Start any discussions on the origin of creativity and you will quickly find the group divided. On one side people claim it is an innate trait. You are either born with or without it. Keep on pressing this faction and most will admit it is not exactly a black or white proposition, rather people are apparently born with varying amounts of creativity. They cite anecdotal examples of young children demonstrating precocious creative ability that grow up to be a great artists, composers, or inventors–such as Wolfgang Amadeus Mozart.
On the other hand there are people who see creativity as a skill that can be taught. Now while many of these people are attempting to advance their own curriculum for developing it, not all are. They commonly view the ability to come up with original, useful ideas as our best chance at solving humankind’s problems. They refer to examples of children who grow up in artistic and creative environment that go on to produce great original works–for example Wolfgang Amadeus Mozart.
In order to test either proposition one must first define creativity and develop a way to measure it. This investigation is already sunk because a single definition of creativity is impossible to obtain. What is original and unique in one culture, may be commonplace in another. What solves a problems or accomplishes a goal in one society, may be nonsensical to another. It is not the just the acts or products, but how these compare to others in the same society that is the hallmark of creativity. So psychologists have come up with their own definitions, their own research and their own tests. Actually the definitions may only vaguely relate to the research, and the tests are typically borrowed or build on other’s work.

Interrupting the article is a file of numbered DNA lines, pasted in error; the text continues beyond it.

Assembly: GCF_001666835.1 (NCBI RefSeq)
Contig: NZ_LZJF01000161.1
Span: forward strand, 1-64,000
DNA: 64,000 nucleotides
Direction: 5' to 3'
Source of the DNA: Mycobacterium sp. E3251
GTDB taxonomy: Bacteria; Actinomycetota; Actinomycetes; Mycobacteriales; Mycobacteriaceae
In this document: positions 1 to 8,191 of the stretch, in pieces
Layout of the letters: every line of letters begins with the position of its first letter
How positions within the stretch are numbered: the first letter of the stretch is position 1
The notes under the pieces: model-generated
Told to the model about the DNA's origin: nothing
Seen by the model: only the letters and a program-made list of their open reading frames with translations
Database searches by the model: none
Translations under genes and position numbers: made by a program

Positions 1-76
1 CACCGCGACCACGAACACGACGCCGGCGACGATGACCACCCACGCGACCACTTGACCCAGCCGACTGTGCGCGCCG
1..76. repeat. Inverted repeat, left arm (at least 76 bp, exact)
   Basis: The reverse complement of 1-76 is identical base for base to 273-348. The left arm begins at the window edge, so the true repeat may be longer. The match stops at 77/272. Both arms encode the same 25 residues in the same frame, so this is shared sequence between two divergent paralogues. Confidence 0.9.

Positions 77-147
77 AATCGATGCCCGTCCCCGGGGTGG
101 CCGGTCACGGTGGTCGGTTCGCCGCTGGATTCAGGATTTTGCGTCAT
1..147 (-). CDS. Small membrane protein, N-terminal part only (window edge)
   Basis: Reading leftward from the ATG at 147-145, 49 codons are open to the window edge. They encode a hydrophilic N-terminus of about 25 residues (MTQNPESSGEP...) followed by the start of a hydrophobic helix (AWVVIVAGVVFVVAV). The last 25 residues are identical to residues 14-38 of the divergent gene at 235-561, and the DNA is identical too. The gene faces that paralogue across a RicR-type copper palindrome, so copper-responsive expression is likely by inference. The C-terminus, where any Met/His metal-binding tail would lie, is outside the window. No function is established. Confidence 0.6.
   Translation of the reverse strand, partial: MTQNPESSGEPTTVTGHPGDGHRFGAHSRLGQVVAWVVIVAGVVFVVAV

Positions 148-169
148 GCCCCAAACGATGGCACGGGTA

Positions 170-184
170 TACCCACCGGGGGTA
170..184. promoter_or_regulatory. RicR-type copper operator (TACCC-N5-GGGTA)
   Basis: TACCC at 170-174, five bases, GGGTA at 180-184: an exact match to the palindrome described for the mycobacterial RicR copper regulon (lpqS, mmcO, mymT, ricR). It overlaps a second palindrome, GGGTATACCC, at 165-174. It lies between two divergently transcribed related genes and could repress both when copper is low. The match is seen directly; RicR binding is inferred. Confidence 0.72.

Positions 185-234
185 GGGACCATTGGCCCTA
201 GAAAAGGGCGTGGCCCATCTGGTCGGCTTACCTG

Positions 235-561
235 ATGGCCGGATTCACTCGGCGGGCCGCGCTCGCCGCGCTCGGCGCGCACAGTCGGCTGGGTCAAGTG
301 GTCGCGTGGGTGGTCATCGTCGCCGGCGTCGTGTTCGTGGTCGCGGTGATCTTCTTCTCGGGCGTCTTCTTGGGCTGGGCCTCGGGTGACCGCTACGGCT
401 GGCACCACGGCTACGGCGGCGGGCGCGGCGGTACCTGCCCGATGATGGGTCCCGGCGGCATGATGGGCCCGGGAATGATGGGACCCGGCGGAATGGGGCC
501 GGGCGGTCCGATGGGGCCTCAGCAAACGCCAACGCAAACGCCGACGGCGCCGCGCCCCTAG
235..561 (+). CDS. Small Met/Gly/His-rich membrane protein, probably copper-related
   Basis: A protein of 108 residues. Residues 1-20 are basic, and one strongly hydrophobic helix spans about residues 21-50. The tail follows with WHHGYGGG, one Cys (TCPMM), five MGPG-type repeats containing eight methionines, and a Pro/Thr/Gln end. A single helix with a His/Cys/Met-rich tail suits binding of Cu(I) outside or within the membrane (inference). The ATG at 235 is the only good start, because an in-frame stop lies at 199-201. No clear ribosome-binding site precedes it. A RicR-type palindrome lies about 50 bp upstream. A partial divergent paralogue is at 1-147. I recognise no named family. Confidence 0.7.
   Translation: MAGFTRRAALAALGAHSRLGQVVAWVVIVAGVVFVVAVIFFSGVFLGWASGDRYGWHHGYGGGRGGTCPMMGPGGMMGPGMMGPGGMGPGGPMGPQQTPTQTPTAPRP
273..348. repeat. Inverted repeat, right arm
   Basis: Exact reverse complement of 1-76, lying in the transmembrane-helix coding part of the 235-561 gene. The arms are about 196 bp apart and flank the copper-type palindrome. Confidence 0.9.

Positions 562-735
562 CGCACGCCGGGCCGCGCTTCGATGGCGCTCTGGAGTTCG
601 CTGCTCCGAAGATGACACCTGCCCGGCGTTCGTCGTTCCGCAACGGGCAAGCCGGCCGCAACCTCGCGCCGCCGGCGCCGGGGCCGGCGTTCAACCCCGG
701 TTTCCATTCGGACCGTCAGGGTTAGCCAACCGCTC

J.P. Guilford, head of psychological research for U.S. Army, was one of first to build an elaborate battery of assessments for creativity. He formulated a model called Structure of Intellect, a three dimensional model showing the relationship of mental processes, products, and content in intellectual ability. His creativity assessments were largely a measurement of divergent thinking–generating a variety of ideas or possible solutions for a task. 
The Torrance Test of Creative Thinking (TTCT) developed by E. Paul Torrance, were based on J.P. Guilford’s work on tests of divergent thinking. They were originally scored on four scales:
- Flexibility – the number of different categories of ideas
- Fluency – the total number of meaningful different ideas that were generated
- Originality – how different the ideas were from those of peers
- Elaboration – how well the details of these ideas were developed
The major benefits of this test: it can be taken by children or adults and provides a comparative score for originality. Along with this test Torrance performed long term studies to find out what happened to the creatively gifted students who first took it in 1958. Those students who continued with high levels of creative achievement developed an image of their future career earlier than their peers did. Therefore, they were working towards a specific goal longer. They also had mentors to assist them. 
Of course this still does not answer the question of whether the creativity is innate or environmental. Perhaps this should not be the question, but rather it should be “how is creativity encouraged and strengthened?” Knowing the direction in which to pour your original thinking and having someone advise you seems to be the recipe for successful use of creative talents.